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  • Virginia M. Wright

The Boatbuilding Capital of the World

The sign on Route 175 south of Blue Hill could be taken as an example of overzealous civic pride: “Welcome to Brooklin,” it proclaims. “The boatbuilding capital of the world.” But anyone looking for proof that it’s more than hyperbole can stop at the Brooklin School. Every year, each eight-grader builds a boat. By themselves. They design it, they loft it, they shape the wood and hammer the nails and spread the glue.

They aren’t guessing about any of it. In a town of 800 people, at least 100 work in one of dozen boatbuilding and repair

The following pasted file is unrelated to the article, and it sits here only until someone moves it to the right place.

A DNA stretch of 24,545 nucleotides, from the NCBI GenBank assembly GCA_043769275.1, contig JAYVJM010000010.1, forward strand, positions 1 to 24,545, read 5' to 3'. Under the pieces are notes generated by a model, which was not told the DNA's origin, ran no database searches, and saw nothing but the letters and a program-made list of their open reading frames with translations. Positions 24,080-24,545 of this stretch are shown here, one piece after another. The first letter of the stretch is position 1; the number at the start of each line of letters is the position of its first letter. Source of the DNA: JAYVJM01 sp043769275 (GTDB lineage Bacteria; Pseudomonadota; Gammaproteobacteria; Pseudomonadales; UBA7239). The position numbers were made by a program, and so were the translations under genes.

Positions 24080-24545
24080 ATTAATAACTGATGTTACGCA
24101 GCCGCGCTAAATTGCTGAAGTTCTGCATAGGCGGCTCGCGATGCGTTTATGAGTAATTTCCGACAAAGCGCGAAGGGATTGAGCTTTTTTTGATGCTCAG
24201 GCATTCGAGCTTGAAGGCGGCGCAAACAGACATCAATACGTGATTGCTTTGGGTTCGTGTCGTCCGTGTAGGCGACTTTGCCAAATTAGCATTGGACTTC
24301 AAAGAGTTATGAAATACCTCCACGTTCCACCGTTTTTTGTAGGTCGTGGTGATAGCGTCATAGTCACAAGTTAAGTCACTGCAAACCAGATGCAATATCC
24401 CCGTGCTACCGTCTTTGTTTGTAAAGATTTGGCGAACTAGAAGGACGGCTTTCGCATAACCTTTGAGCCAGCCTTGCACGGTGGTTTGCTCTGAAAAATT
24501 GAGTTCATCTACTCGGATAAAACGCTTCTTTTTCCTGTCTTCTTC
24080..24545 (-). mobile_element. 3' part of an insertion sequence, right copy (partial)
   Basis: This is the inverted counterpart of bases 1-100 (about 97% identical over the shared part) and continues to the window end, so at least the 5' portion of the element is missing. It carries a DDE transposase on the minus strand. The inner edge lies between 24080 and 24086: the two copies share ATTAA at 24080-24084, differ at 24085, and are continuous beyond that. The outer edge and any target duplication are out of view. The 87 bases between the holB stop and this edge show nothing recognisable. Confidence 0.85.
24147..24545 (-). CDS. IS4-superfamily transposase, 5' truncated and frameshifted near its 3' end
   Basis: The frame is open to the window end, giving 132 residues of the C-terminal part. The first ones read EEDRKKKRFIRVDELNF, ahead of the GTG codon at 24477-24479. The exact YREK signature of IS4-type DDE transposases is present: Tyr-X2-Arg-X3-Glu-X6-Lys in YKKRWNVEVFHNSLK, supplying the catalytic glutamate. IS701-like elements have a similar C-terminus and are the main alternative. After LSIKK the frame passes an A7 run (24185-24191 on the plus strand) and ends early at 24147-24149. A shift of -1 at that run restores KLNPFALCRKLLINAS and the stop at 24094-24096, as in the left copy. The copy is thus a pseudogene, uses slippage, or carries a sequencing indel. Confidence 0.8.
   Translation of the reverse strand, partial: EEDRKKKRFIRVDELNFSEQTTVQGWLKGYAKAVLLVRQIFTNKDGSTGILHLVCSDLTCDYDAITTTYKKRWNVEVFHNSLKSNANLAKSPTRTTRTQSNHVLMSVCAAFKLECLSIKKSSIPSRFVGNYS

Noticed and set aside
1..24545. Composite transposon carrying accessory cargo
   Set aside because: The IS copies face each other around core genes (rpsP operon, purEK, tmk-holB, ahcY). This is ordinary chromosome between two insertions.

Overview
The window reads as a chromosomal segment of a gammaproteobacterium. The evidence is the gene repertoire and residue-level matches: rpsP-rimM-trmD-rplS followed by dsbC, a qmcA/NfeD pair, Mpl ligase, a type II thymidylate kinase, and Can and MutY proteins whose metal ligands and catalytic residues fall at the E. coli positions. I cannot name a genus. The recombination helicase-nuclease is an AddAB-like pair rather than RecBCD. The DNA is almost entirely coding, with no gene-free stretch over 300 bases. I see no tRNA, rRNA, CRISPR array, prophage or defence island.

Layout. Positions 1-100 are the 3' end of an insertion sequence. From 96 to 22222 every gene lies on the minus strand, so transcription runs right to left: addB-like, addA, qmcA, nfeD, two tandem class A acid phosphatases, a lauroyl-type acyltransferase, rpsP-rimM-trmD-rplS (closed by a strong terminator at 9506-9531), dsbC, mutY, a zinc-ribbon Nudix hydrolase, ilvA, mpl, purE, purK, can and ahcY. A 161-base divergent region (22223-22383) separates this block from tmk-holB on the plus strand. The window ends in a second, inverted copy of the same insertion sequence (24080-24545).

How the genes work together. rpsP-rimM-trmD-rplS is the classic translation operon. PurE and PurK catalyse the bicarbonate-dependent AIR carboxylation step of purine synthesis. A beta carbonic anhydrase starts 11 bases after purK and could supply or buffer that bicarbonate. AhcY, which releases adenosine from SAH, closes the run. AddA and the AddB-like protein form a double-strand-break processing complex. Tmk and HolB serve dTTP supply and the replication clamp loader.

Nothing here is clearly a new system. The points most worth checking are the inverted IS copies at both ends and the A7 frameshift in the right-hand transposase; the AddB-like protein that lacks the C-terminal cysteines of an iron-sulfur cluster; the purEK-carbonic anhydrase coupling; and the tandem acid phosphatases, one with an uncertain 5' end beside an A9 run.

facilities, ranging from one-man shops to factories with 50 to 60 employees. The town also hosts WoodenBoat magazine, the bible of wooden-boat enthusiasts everywhere. It’s only natural that the children here can express with their hands the skills they absorb through their pores from the community around them.

That sign has no official standing, of course. Jimmy Steele posted it at the end of his driveway many years ago in a burst of community pride. Steele, who died in 2008 at the age of 70, crafted Down East peapods, elegant little wooden rowboats that made him a legend in boatbuilding circles.



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